Our only hope is that the God who will raise us, the God whose justice is glorified, will eventually make all things right. Our trust in our just God should be evident in our words and our works as we live out the proclamation of the gospel.
The only true way to achieve success—even success in bringing justice to those who seek it, redistributing wealth towards the poor, and divesting oppressive hierarchies of their power—is to place our faith in God’s will for the world, and to follow God’s will for our lives, no matter where it leads.
The Prophet Jeremiah announced a gift that refers not only to the repopulating of the land after the exile, but also speaks about the renewal of hearts, a covenantal gift rooted in God that would renew the people of God at all levels of society.
Our societies are built upon the oppression of the poor and marginalised and yet, unless we remove ourselves entirely from the web of cords, laws, taxes, products, and biological needs inherent in twenty-first century life, we are forced to participate in the oppression of others, and the destruction of our habitats. We see, we know that the world is on the brink, yet we cannot escape. Facing such a reality, Jeremiah offers us a way forward: we lament, we express our rage, we retain hope by continuing to call for change, and through it all we never allow ourselves to be numbed or silenced by the enormity of it all.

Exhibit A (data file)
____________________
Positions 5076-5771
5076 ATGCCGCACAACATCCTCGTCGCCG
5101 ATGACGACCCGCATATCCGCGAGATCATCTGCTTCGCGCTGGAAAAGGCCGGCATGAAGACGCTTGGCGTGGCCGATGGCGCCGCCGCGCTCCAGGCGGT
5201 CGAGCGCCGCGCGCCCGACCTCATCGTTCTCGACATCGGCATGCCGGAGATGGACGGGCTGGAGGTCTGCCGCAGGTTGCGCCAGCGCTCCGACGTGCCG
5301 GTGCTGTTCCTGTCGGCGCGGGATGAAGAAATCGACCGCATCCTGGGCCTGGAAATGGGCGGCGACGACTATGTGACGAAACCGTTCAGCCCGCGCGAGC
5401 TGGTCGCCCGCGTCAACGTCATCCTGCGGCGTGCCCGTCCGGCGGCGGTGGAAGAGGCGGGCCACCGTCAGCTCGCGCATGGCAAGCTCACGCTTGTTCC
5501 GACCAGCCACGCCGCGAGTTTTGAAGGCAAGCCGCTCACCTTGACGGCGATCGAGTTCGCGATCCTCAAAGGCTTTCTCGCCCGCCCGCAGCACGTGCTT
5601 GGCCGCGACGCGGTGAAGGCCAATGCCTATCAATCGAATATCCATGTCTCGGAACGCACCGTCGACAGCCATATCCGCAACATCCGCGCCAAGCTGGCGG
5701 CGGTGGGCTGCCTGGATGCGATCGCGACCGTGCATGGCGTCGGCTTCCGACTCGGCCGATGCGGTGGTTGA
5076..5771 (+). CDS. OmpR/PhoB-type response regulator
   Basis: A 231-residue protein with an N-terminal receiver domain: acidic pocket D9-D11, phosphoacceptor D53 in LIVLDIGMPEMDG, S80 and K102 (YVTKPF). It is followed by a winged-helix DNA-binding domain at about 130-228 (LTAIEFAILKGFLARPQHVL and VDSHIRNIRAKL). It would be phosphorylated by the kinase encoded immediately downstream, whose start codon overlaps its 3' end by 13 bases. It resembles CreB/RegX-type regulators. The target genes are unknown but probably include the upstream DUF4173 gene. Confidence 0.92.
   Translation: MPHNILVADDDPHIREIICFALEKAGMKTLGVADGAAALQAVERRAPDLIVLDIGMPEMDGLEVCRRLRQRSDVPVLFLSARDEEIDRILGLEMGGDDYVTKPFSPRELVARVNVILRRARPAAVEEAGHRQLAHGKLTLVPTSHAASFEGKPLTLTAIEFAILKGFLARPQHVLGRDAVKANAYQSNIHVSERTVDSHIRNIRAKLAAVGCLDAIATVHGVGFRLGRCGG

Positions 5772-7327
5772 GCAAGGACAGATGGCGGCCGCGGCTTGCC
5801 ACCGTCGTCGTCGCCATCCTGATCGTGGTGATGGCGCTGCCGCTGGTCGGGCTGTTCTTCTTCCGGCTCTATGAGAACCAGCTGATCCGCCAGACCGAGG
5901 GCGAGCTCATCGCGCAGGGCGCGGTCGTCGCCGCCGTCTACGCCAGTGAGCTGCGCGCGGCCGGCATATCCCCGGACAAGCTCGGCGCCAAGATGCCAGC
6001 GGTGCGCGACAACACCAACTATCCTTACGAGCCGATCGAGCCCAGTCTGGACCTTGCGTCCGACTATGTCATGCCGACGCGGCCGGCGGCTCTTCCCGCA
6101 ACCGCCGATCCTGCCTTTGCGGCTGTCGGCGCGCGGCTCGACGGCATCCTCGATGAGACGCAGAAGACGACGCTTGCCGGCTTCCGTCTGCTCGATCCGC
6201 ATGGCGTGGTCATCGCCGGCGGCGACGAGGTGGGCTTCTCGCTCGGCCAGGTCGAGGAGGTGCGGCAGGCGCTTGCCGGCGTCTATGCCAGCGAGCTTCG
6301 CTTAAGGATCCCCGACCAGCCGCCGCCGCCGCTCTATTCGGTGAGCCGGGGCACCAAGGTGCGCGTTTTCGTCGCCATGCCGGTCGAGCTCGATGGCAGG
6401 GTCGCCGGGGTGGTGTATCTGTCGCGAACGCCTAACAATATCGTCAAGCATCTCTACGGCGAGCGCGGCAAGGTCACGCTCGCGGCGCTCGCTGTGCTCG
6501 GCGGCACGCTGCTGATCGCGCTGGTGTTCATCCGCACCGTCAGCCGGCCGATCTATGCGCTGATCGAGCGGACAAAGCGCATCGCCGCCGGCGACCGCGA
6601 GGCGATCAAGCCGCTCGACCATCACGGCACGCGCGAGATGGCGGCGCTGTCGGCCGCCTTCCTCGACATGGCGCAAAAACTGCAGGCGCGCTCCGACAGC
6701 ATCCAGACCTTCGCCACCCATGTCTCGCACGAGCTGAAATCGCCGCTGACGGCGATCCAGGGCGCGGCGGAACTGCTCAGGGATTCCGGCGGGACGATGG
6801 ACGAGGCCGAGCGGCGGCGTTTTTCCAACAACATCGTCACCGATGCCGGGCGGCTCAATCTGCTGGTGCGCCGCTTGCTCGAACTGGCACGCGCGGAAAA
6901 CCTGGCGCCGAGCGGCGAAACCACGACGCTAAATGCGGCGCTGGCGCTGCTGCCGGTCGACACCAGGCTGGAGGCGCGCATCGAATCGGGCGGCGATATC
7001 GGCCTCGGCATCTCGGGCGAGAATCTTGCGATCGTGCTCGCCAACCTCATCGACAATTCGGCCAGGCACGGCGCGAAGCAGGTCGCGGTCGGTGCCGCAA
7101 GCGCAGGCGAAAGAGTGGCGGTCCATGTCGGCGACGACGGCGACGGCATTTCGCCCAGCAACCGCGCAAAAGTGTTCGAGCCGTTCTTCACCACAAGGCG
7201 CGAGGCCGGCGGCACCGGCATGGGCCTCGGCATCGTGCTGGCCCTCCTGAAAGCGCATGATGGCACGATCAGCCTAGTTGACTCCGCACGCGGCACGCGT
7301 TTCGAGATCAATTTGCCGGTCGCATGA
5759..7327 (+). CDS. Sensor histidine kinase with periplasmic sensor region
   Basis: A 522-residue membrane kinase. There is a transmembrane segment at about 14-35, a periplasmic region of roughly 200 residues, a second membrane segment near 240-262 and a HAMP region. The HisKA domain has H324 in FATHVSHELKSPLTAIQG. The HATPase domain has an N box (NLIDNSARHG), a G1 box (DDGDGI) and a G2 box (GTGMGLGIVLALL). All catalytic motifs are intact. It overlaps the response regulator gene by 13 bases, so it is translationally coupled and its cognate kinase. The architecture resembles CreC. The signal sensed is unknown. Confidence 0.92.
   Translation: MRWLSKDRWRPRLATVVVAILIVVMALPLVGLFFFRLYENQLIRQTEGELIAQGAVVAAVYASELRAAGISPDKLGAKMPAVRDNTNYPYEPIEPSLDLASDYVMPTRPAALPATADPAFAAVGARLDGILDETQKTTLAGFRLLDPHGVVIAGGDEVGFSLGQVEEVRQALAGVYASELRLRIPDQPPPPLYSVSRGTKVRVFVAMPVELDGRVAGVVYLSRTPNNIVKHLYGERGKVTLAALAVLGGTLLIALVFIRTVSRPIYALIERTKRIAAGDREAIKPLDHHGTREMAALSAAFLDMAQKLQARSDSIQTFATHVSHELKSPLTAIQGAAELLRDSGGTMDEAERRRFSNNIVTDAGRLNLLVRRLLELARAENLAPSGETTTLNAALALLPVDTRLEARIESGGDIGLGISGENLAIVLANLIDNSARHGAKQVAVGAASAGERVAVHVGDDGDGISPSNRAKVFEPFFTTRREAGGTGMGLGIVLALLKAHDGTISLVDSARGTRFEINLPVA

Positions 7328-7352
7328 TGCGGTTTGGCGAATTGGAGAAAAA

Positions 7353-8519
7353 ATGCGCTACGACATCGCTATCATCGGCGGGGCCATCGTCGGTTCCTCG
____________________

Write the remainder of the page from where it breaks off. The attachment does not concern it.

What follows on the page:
We must learn to subvert the economic model of our rulers by reconnecting with older models based on reciprocity, hospitality, and love.
The two stories of Luke 15:1–10, which we might call “parables of the remainder,” illustrate a core component of the Christian political orientation. That is, they highlight the alternative logic of much of the Judeo-Christian scriptures that urges us to foster solidarity in community through identification with the remainder, with the least of these, and to thereby bring justice and liberation.
Psalm 1 presents the reader with two, mutually exclusive categories of human existence: righteousness and wickedness. However, experience tells us that to be human is far more complex. Rather than simply embracing the psalm’s presentation of life, we might enter a dialogue instead, one wherein we consider what it might mean to be formed by attending to others rather than reifying our existing in-groups.